Rapaport Magazine
Colored Gemstone

Gemstone Mecca

Tucson is the gathering place for colored gemstone dealers and an annual event that draws attendance from all areas of the industry.

By Sheryl Jones

Photo by Jeff Scovil for Bridges Tsavorite.
Gemstone enthusiasts made their annual pilgrimage to Tucson, Arizona, for the colored gemstone shows that ran from January 28 through February 14. Known in the industry as “Gemstone Mecca,” this event is very important to gemstone collectors and sellers to see what is new, unusual or to replenish inventory
   The event takes over Tucson, with 30 gem shows located in and around the city that are held in motels, tents and galleries to accommodate the thousands of exhibitors and buyers. The American Gem Trade Association (AGTA) gem show, held in the Tucson Convention Center, is the focus for most buyers. Douglas Hucker, chief executive officer (CEO) of AGTA, explains, “It is an exhibitor member-only driven show where people can shop the best-quality colored gemstone inventory comfortably, knowing there is a standard and strict disclosure guideline behind every stone they buy.” The other shows, such as the Gem & Jewelry Exchange (GJX) have more appeal with designers like Julie Romanenko, designer and owner of Just Jules in Scottsdale, Arizona, who says, “GJX is more inspiring for designers because there are more exhibitors who have selections of one-of-a-kind, new and uncommon stones.” However, she adds, “I go to AGTA because I have specific exhibitors to see and stones to buy.”

Traffic and Sales
   Buyer turnout for the shows this year was very good, even with the Asian economy and the U.S. stock market in flux. Hucker notes that this year AGTA saw a 12 percent increase in buyers’ attendance over 2015. But were they buying or looking? Bruce Bridges, of Scottsdale, Arizona-based Bridges Tsavorite and AGTA exhibitor, says, “The people that came were there to buy.” This may be because as Reema Keswani, founder of Golconda in New York City and a GJX show exhibitor, points out, “The budding designers may have stayed home this year, but the serious buyers with long-established businesses could not afford to miss the show,” adding that after Christmas, retailers and manufacturers need to stock up on goods for inventory.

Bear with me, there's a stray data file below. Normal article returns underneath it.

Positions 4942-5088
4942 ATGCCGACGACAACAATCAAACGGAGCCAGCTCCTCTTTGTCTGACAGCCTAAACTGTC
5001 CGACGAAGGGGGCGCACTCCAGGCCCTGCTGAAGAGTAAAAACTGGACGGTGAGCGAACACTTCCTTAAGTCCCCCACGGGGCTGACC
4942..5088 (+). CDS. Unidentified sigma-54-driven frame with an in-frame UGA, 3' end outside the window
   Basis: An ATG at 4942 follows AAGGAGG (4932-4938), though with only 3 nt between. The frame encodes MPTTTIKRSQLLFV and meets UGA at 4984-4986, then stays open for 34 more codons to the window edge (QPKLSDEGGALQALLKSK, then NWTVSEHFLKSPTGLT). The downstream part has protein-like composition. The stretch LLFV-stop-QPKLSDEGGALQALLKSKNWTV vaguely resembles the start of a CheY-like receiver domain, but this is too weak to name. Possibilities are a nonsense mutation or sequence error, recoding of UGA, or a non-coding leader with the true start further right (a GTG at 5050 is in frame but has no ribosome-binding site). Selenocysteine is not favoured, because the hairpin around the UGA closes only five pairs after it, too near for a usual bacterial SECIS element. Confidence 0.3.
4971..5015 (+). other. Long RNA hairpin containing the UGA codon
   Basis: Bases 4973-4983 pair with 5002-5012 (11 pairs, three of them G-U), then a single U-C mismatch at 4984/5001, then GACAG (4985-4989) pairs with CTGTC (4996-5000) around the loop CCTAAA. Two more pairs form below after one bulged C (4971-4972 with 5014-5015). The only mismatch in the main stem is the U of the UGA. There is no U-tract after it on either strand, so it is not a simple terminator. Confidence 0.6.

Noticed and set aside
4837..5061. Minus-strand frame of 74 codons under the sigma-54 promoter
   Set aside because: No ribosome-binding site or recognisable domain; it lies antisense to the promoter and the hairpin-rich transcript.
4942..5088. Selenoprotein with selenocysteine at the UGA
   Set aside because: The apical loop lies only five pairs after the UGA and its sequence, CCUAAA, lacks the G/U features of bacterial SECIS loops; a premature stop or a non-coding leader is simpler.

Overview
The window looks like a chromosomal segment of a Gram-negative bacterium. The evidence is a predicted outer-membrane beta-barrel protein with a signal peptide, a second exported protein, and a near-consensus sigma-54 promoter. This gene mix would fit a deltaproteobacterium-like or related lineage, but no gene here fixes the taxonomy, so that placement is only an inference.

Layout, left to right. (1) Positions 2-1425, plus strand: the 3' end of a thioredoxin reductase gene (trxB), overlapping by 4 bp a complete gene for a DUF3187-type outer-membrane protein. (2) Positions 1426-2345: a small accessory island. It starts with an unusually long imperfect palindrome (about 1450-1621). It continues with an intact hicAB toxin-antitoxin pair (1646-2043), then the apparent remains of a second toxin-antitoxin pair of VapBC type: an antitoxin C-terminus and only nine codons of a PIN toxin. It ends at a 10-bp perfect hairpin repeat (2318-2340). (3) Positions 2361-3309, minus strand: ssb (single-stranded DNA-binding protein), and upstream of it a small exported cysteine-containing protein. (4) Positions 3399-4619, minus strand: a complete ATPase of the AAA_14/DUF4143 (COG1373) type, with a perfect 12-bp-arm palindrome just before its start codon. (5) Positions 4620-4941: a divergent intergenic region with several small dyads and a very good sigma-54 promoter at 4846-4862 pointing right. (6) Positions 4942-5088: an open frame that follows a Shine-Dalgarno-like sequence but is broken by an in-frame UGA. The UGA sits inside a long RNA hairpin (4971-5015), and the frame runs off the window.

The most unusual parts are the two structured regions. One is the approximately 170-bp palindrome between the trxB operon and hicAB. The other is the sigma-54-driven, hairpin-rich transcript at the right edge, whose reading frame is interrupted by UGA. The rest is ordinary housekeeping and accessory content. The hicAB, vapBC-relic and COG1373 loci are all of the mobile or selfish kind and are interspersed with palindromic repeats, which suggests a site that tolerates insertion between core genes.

With so many shows going on simultaneously, the challenge for buyers is to make enough time to navigate all the shows to see what is new while also buying the gemstones needed for inventory and clients. As a result, the most seasoned buyers come prepared with a “grocery list” of gemstones they would like to purchase. Exhibitors say that bread-and-butter items were on buyers’ lists this year. Amit Birani, president of Original Gems, Inc. in New York City and AGTA exhibitor, says, “Buyers were serious this year, focusing on goods that are easy to sell and replenish, like sapphires, rubies and emeralds in the 1-carat to 3-carat range. These are more sellable than large unheated or treated sapphires, rubies and emeralds.” Hucker says the lack of sales in these categories — emeralds, rubies and unheated sapphires — was due to “price resistance to those items.” As many in the industry know, prices for unheated ruby, sapphire and emerald have been on a meteoric rise over the past couple of years, so buyers were playing it safe purchasing stones they knew they could sell easily. Keswani says, “The U.S. is a strong market for 2-carat to 5-carat sapphires but to sell a 5-carat to 7-carat stone that is $10,000 to $15,000 per carat at Tucson is tough. This event is much stronger across the commercial band generally speaking, and most buyers this year were in the mood to buy cautiously.”